• With plug and play, a new device can be added to your computer without having to add an adapter card or even having to turn the computer off

    ©2003 The McGraw-Hill Companies

    Firewire ieee 1394
    Firewire (IEEE 1394)

    • Firewire (IEEE1394) although different from USB, allows you to connect hot-swap, plug and play devices to your computer

    • Firewire used mostly for video camcorders and digital video disk (DVD) players

    • A popular implementation of IEEE 1394 is Sony’s I-LINK

    ©2003 The McGraw-Hill Companies

    Serial connectors and ports
    Serial Connectors and Ports

    • Serial means one event at a time. It is usually contrasted with parallel, meaning more than one event happening at a time

    • In the context of computer hardware and data transmission, serial connection, operation, and media usually indicate a simpler, slower operation and parallel indicates a faster operation

    ©2003 The McGraw-Hill Companies

    Parallel connectors and port s
    Parallel Connectors and Ports

    • On a PC, the printer is usually attached through a parallel interface and cable so that it will print faster

    • Keyboard and mouse are one-way devices that only require a serial interface and line

    • SimNet Concepts Support CD: “Ports and Cables”

    ©2003 The McGraw-Hill Companies

    Wireless ports
    Wireless Ports

    • Wireless is a term used to describe telecommunications in which electromagnetic waves (rather than some form of wire) carry the signal over part or all of the communications path

    ©2003 The McGraw-Hill Companies

    Wireless ports cont
    Wireless Ports – Cont.

    • Common examples of wireless equipment

      • Cellular phones

      • Global positioning systems

      • Cordless mouse

      • Wireless networks

      • Baby monitors

      • TV remote controls

    p.6.178 Fig. 6.17

    ©2003 The McGraw-Hill Companies

    Wireless ports1
    Wireless Ports

    • IrDA (Infrared Data Association) port

      • Use infrared light to send and receive information

    • Bluetooth uses radio waves over distances of up to 30 feet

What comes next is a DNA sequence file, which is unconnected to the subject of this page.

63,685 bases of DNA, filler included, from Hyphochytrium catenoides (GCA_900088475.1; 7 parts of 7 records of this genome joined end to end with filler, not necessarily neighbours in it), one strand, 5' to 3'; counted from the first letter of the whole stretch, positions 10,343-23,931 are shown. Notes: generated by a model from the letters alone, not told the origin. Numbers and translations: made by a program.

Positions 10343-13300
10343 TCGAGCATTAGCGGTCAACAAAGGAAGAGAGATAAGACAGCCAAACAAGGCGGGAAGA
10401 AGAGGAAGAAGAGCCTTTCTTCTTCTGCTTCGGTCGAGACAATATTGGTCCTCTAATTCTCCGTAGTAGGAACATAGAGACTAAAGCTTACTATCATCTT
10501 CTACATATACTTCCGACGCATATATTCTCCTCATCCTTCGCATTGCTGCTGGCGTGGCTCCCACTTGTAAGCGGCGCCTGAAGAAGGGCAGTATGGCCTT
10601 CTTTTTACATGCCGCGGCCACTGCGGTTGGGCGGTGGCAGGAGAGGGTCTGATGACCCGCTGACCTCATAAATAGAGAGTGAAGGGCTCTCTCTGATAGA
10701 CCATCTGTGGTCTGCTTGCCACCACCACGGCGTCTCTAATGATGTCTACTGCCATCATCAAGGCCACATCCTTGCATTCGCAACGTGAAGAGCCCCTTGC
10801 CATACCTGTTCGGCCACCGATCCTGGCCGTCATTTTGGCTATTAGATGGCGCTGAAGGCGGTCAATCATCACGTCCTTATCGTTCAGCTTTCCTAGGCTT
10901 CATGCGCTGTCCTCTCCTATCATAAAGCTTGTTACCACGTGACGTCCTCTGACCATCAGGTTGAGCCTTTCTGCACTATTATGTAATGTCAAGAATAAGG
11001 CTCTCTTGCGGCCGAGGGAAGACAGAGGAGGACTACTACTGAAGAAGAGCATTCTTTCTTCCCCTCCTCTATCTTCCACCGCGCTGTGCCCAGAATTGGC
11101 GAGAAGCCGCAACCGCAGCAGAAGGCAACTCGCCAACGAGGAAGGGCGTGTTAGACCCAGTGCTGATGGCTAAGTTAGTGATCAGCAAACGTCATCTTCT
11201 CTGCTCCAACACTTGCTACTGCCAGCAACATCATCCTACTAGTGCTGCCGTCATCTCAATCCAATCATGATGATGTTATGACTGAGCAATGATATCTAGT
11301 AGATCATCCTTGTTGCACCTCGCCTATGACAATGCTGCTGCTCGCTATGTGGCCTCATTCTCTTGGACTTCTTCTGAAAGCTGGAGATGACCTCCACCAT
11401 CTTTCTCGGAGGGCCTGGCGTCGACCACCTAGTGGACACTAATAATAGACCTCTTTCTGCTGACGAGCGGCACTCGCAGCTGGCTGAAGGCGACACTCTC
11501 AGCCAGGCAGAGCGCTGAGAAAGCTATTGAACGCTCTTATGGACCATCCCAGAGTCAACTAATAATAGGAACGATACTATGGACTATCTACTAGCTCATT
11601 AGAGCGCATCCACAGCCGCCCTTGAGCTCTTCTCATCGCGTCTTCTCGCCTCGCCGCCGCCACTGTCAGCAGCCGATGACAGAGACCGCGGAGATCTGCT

©2003 The McGraw-Hill Companies

    Irda infrared data association
    IrDA (Infrared Data Association)

    • In this form of radio transmission, a focused ray of light in the infrared frequency spectrum, measured in terahertz, or trillions of hertz (cycles per second), is modulated and sent from a relatively short distance

    • IrDa communications is playing an important role in wireless data communication due to the popularity of laptop computers, personal digital assistants, digital cameras, mobile telephones, pagers, and other devices

    ©2003 The McGraw-Hill Companies

    Examples for using irda
    Examples for Using IrDA

    • Exchange business cards between handheld PCs

    • Send a document from a notebook computer to a printer

    • Coordinate schedules and telephone books between a desktop and notebook computer

    ©2003 The McGraw-Hill Companies

    Examples for using irda1
    Examples for Using IrDA

    • Send faxes from a notebook computer to a distant fax machine through a public telephone

    • Beaming images from a digital camera into a computer

    • Interconnecting local area networks. Maximum effective distance is somewhat under 1.5 miles

    ©2003 The McGraw-Hill Companies


    • Bluetooth is a computing and telecommunications industry specification that describes how mobile phones, computers, and PDAs can easily interconnect with each other and with home and business phones and computers using a short-range wireless connection

    • Bluetooth requires that a low-cost transceiver chip be included in each device

    ©2003 The McGraw-Hill Companies

    Expansion slots on the motherboard
    Expansion Slots on the Motherboard

    • SimNet Concepts Support CD: “Expansion Cards and Slots”

    ©2003 The McGraw-Hill Companies


    • Data buses

      • Carries information in the form of bits around the motherboard

      • Two types: system and expansion

    • System bus